Posted on Tuesday, October 1st, 2013 at 8:35 am
Plaintiff was a passenger in a vehicle driven by one of the defendants. The driver was changing lanes and the car struck the rear end of a parked truck that was shielding workers who were removing safety cones that had been used to close one of the highway’s lanes. Plaintiff suffered injuries to his head, a knee, and a shoulder.
Plaintiff brought suit against driver and the driver’s employer for negligently operating a motor vehicle. Plaintiff also sued the contractor overseeing the roadwork project for negligently creating a dangerous condition which contributed to the accident.
Hach & Rose, LLP, representing the plaintiff, claimed that the driver failed to exercise due caution while changing lanes. In addition, plaintiff’s counsel successfully presented a highway-safety expert who opined that the parked truck created a hazard. The roadwork crew could have been adequately protected in a manner that did not require a truck being parked on the highway. Finally, plaintiff’s counsel claimed the contractor overseeing the roadwork project failed to adequately warn that a lane was closed.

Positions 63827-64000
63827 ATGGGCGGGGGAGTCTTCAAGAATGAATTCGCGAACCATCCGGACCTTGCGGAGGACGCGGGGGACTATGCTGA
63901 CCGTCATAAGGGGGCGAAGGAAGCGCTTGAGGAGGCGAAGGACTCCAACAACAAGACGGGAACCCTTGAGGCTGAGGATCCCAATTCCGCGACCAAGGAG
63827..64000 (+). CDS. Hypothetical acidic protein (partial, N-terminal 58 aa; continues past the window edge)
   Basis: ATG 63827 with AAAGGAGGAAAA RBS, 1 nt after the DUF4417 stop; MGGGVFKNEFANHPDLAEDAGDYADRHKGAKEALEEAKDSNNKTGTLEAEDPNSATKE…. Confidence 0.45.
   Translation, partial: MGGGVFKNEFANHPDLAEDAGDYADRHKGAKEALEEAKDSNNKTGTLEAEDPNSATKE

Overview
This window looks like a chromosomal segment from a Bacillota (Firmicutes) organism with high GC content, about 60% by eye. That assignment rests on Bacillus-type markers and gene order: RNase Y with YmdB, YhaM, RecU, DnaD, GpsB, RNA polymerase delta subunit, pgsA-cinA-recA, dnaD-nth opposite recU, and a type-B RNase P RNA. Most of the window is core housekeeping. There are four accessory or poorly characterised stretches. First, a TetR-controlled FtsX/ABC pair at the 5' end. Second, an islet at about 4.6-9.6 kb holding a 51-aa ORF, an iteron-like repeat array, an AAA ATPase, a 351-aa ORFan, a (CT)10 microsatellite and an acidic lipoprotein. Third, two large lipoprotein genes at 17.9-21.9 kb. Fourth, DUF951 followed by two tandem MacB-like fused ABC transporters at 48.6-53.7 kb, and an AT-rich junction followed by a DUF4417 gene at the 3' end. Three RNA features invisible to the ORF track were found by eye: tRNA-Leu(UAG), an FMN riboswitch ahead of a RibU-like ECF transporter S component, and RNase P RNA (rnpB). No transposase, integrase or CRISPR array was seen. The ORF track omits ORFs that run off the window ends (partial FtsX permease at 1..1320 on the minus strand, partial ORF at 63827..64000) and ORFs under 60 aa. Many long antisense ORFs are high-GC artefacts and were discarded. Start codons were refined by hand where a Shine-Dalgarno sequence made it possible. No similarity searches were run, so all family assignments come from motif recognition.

Defendant’s counsel contended that warning signs had been posted two miles ahead of the roadwork site and intermittently thereafter. Furthermore, defendant’s counsel presented their own highway-safety expert who opined that the signage provided ample warning of the roadwork that was being performed.
The jury found that the defendants were liable for the accident. The driver and his employer were assigned 65 percent of the liability, while the contractor was assigned 35 percent of the liability.